E3 2002: Doom III more details

We spoke with id Software's Todd Hollenshead to get more details on Doom III's setting and gameplay.


Given the amazing quality of the game's real-time sequence and the fact that there's room for fewer than 30 people in a small theater in the Activision booth, it's no surprise that the 11-minute demo of Doom III is the most exclusive at this year's E3. We've already written up our extensive 2867326impressions of the demo and of the sneak peak, which Tim Willits gave at the one-time conference, but for more details on what the final game will be like, we caught up with Todd Hollenshead, id Software's CEO. He was able to answer some of the biggest questions we still had about the game after seeing the in-game footage.

As it turns out, Doom III is a "retelling" of the original Doom, rather than a sequel to the events of the previous games. This return to the beginning of the Doom saga explains why the opening sequence of the demo showed what seemed to be the initial release of hellish demons into the world. Some of the original story elements have been changed--the game takes place on Mars, and there's no mention of the teleportation experiments between Deimos and Phobos. The game is set entirely on Mars, though Willits assures us that occult, demonic settings and imagery like those in the original game will also figure into Doom III. A lot of the creatures in Doom III are the same as the ones in Doom, but they obviously look much better. The original models created for the monsters are made up of more than 100,000 polygons but are then scaled down as much as possible without losing that high-quality look.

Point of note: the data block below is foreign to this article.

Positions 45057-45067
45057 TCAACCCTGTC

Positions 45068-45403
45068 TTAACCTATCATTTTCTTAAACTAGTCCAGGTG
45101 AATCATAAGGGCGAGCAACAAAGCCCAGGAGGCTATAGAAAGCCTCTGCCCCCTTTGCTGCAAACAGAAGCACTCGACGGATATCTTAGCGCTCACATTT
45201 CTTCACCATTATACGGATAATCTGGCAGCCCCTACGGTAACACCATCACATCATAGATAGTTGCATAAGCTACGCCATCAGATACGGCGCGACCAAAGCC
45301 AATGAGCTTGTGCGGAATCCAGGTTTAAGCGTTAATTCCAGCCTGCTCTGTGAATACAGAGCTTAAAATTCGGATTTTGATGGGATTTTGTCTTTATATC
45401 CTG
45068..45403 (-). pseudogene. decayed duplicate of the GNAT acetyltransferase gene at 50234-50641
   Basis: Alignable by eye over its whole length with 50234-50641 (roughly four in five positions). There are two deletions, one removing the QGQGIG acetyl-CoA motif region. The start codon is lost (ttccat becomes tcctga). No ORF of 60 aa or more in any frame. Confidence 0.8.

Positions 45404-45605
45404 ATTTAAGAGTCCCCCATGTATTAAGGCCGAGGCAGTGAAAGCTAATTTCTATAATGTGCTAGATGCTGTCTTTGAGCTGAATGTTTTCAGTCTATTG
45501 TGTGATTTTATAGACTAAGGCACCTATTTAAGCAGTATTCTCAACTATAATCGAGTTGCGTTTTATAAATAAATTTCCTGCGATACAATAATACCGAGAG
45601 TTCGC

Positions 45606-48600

Explaining the concept of the game, Hollenshead said that id is "going more for fear than fast action, so it's a moody, dark, really scary game rather than a twitch game." Part of this is that the pace of the game has been dramatically slowed down. Encounters with monsters are more "intimate," and the sequences are designed to make players fear for their life. To pull that off, id has moved from having monsters that are essentially "roving gun turrets" to creature designs that are individually more terrifying.

The single-player is the focus of the game, but id will have a "simple but fun" multiplayer. Basically, it will be a deathmatch experience, as opposed to anything more revolutionary. The developers haven't gotten to the point where they've designed anything for the multiplayer, so they haven't explored how to balance it with the game's slower movement speed. There are a few different options for balancing the multiplayer to make for fun deathmatching, including speeding up the player movement.

On the technical side, Hollenshead pointed out that the game is being built in sequences for dramatic effect, rather than taking a more straightforward conventional approach to level design. The sound engine is completely new and uses six-channel Dolby Digital 5.1 support to help immerse the player in the game's horror-movie atmosphere.

While Hollenshead wouldn't venture a guess on how much of the game is done, he says that Doom III is "definitely a 2003 release--or John [Carmack] is going to fire us all."

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